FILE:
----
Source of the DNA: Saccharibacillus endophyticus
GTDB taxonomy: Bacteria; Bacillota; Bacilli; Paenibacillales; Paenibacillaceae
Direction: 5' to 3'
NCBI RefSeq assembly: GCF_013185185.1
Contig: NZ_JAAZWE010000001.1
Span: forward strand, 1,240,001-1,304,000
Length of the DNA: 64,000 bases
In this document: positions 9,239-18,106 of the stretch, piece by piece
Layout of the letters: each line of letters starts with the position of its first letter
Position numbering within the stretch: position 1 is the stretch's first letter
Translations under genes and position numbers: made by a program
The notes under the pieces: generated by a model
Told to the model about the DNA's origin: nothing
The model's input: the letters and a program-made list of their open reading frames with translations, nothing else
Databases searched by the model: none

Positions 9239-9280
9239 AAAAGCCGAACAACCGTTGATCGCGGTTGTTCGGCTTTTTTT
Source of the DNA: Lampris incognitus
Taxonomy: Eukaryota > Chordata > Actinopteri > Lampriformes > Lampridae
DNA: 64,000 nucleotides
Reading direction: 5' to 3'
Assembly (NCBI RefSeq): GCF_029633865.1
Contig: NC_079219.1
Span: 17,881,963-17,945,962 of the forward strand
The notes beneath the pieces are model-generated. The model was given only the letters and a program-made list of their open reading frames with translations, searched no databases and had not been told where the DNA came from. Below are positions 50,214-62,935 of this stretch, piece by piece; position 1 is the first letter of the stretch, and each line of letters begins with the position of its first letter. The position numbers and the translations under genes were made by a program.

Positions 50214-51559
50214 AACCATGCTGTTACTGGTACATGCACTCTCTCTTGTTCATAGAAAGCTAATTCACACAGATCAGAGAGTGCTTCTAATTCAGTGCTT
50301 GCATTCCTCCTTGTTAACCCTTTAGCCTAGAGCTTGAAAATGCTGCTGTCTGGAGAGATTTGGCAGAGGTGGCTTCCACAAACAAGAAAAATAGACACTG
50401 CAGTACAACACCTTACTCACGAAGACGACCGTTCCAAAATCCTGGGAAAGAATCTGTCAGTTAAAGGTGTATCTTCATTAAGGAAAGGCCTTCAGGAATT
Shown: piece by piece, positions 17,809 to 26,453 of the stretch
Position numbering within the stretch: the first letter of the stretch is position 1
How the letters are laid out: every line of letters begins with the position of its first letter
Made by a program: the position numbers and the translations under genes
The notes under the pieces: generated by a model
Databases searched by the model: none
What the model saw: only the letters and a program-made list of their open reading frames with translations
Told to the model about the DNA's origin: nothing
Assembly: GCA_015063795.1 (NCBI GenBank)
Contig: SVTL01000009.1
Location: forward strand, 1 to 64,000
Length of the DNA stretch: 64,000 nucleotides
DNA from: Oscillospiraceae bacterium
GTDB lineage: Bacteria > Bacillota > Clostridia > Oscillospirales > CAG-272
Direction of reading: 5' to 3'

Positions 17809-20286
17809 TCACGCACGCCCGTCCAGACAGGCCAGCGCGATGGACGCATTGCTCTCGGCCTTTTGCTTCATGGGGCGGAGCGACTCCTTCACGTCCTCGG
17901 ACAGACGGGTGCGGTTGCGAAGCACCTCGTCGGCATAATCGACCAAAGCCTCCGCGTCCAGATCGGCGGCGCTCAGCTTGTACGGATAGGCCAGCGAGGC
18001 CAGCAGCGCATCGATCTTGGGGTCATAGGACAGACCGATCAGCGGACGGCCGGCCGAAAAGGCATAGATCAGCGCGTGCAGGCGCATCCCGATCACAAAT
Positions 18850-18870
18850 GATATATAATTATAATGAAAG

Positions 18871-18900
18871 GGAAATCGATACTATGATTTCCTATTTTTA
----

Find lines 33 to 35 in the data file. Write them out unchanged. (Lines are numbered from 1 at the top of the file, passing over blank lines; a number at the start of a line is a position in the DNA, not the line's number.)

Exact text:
Made by a program: the position numbers and the translations under genes
The notes under the pieces: generated by a model
Databases searched by the model: none